Congress President Sonia Gandhi and former party Chief Rahul Gandhi have been summoned by the Enforcement Directorate in the National Herald Case. The whole scam is alleged to have been planned by the Gandhi family of Congress, while some are referring to it as an act of blasphemy against the family who had an illustrious lineage starting from Jawaharlal Nehru, the first PM of the country.
The National Herald was a newspaper founded by Jawaharlal Nehru and other freedom fighters in 1938. The paper was aimed at voicing the concerns of the Indian National Congress. It was published by Associated Journals Limited (AJL), after which it became a mouthpiece of the Congress party after Independence. AJL even published two other newspapers, one each in Hindi and Urdu.
In this article, we will discuss the National Herald Scam, how it began, and who were involved. So, let’s get started.
National Herald Newspaper
National Herald newspaper was published by Associated Journals Limited (AJL), a brainchild of PM Jawaharlal Nehru, who started this company in 1937 with 5,000 freedom fighters as its shareholders. The company didn’t belong to any individual rather, in 2010, the company had 1,057 shareholders.
The Storyline of the National Herald Scam
In 2008, AJL closed printing the National Herald newspaper. It was left with no money and owed a debt of ₹90 crore to Congress. This debt that we are talking about was a total of interest-free loans provided by Congress to AJL from time to time so that the newspaper could pay salaries to its employees & run its operations. So, due to this, an allegation was made that the Gandhis had no actual interest in the newspaper; rather, they were greedy for AJL's real assets.
In 2010, the Gandhis floated a company called Young Indian Pvt. Ltd. (YIL) and purchased the outstanding loan (payable loan amount by AJL to Congress) of ₹90 crore from AICC (All India Congress Committee) by merely paying ₹50 lakh to AICC.
Now, the debt that AJL owed to Congress was transferred to Young Indian. So, AJL now had to pay ₹90 crore to Young Indian. From this, you can imagine how Young Indian played and bought the debt of ninety crores from AICC only for fifty lakhs.
The same year after a month, AJL expanded its equity pool & allotted a large piece of shares to Young Indian, making it (Young Indian), a majority shareholder. But did you know that even Young Indian had no funds, so in order to acquire AJL, it borrowed ₹1 crore from a Kolkata-based company called Dotex? It was this 1 crore from which ₹50 lakh was paid to the (AICC) Congress to purchase the ₹90 crore debt.
When did the National Herald Controversy begin?
Finally, In 2011, when AJL incurred losses. So, the holdings of the company were transferred to Young India. Many other shareholders of AJL, including former law minister Shanti Bhushan and former chief justice of Allahabad & Madras High Courts Markandey Katju, alleged that they were not served any notice when Young Indian 'took over' AJL and that the shares actually held by their fathers were transferred to AJL in 2010 without their consent.
In 2012, BJP and Advocate Subramanian Swamy filed a complaint before the trial court that Congress was involved in cheating & claimed that YIL “took over” the assets of the company in a “malicious” manner to gain the profits and assets of the company worth over Rs 2,000 crore.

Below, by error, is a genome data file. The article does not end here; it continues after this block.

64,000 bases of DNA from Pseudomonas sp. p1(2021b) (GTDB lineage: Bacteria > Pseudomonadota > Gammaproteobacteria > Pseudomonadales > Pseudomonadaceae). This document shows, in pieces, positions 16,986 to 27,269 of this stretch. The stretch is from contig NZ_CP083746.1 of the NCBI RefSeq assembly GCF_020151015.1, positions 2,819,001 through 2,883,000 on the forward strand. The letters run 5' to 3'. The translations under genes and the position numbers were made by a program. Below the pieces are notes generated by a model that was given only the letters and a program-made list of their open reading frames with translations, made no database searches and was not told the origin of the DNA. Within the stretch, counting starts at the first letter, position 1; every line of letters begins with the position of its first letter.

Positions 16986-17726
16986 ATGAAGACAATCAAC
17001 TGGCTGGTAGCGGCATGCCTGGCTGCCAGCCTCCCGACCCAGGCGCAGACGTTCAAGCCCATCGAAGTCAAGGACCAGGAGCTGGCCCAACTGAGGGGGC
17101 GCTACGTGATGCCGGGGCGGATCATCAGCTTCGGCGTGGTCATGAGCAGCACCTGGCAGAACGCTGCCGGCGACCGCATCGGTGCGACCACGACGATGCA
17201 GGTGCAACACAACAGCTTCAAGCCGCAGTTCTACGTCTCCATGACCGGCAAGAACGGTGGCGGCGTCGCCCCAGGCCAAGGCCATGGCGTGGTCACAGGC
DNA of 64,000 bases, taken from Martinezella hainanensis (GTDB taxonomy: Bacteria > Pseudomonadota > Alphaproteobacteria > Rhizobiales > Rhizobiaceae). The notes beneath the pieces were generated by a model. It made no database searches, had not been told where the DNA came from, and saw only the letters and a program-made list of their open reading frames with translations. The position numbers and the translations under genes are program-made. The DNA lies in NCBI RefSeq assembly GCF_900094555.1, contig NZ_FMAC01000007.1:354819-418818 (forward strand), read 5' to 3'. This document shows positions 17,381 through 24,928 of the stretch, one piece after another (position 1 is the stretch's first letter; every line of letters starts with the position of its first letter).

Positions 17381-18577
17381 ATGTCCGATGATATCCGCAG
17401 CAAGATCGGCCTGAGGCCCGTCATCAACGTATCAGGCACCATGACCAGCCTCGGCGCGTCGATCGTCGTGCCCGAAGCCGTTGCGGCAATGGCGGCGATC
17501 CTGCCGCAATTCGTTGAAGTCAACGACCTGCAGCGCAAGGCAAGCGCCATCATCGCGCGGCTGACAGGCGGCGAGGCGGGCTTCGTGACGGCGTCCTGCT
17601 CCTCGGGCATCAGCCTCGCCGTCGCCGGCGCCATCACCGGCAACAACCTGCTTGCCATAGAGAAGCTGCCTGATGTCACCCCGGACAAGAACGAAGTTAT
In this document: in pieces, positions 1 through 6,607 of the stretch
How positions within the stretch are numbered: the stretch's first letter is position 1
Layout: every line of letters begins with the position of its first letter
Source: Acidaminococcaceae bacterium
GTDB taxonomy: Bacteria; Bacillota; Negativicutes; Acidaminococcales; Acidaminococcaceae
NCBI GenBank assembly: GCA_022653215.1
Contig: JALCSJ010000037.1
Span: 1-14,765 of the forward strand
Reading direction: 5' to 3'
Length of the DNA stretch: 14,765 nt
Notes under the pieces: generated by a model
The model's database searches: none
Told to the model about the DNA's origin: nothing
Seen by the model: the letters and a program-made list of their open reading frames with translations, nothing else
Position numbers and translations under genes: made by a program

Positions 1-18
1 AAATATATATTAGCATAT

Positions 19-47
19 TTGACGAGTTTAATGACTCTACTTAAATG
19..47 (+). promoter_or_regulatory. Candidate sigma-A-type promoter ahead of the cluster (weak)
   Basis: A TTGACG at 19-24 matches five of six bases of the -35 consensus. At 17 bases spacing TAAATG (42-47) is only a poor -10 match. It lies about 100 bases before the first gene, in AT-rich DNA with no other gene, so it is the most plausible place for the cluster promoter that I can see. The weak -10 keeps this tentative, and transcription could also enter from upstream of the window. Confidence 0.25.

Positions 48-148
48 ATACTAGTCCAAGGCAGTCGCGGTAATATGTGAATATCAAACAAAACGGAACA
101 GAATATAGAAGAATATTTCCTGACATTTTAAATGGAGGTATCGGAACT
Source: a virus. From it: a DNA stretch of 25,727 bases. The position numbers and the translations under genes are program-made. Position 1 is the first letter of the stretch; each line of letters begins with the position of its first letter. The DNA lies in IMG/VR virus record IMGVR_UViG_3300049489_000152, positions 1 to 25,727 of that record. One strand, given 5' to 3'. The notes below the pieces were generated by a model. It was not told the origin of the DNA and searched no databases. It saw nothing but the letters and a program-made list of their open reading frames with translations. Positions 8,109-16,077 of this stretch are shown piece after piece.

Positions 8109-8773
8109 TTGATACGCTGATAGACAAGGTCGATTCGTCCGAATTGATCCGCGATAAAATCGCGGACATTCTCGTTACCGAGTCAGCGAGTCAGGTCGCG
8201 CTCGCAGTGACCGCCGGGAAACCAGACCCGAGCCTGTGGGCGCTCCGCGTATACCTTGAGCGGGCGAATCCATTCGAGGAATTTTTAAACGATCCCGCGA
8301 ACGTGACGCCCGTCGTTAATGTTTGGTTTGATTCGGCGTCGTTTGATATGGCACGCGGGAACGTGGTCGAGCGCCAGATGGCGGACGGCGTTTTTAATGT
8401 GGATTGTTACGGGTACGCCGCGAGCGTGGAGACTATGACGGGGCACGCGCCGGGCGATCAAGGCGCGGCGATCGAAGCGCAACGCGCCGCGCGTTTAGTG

He also stated that YIL paid just Rs 50 lakh to obtain the rights to recover Rs 90.25 crore, which AJL owed the Congress party; it was given the amount earlier as a loan to start the newspaper. He also alleged that the loan given to AJL was “illegal”, as it had been taken from party funds.
In 2014, the Enforcement Directorate (ED) initiated a probe to see if there was any money laundering in this case.
Then in the year 2015, it was reported that the Enforcement Directorate had reopened its investigation in the National Herald case.
How Congress responded to the scam?
The Congress party has claimed that Young Indian was created “with an aim of charity” and not for making a profit. The transactions had “no illegality” because; it was “merely a commercial transaction” for transferring shares of the company, and the complaint filed by Swamy was “politically motivated”, so they raised an objection against this.
What was considered illegal here is that according to Section 29A to C of Representation of the People Act, 1951 & Section 13A of Tncome Tax Act, 1961, it is illegal for any political party to lend money for any commercial purposes. Both Rahul Gandhi and Sonia Gandhi have been summoned by the ED in a probe related to the National Herald case. The ED is currently probing the shareholding pattern, the financial transactions of AJL and YIL, and the role of party functionaries in the functioning of the two entities.
ED questions Sonia Gandhi
Recently in 2022, Sonia Gandhi was questioned by the Enforcement Directorate in connection to a money laundering case in the National Herald newspaper. Questioning Sonia Gandhi, currently recovering from Covid, lasted for about two hours, and the session ended at her request.
She will also be called for another round of questioning in a few days. The session was conducted keeping in mind Covid protocol. Sonia Gandhi's summons came days after her son Rahul Gandhi was interrogated in this case, reportedly by the same assistant director-level investigation officer who grilled the Congress chief.
As we know, the Enforcement Directorate served a summons to Sonia Gandhi and Rahul Gandhi in this money-laundering probe is linked to the over a decade-old National Herald case, which is an amalgamation of a sensitive, complex and intricate case of share transfer or acquisition of shares of the Associated Journals Ltd. (AJL) in 2011, awaits lots of twists and turns. This seems a culmination of a complex and intricate case of company law and shares transfer. So stay tuned!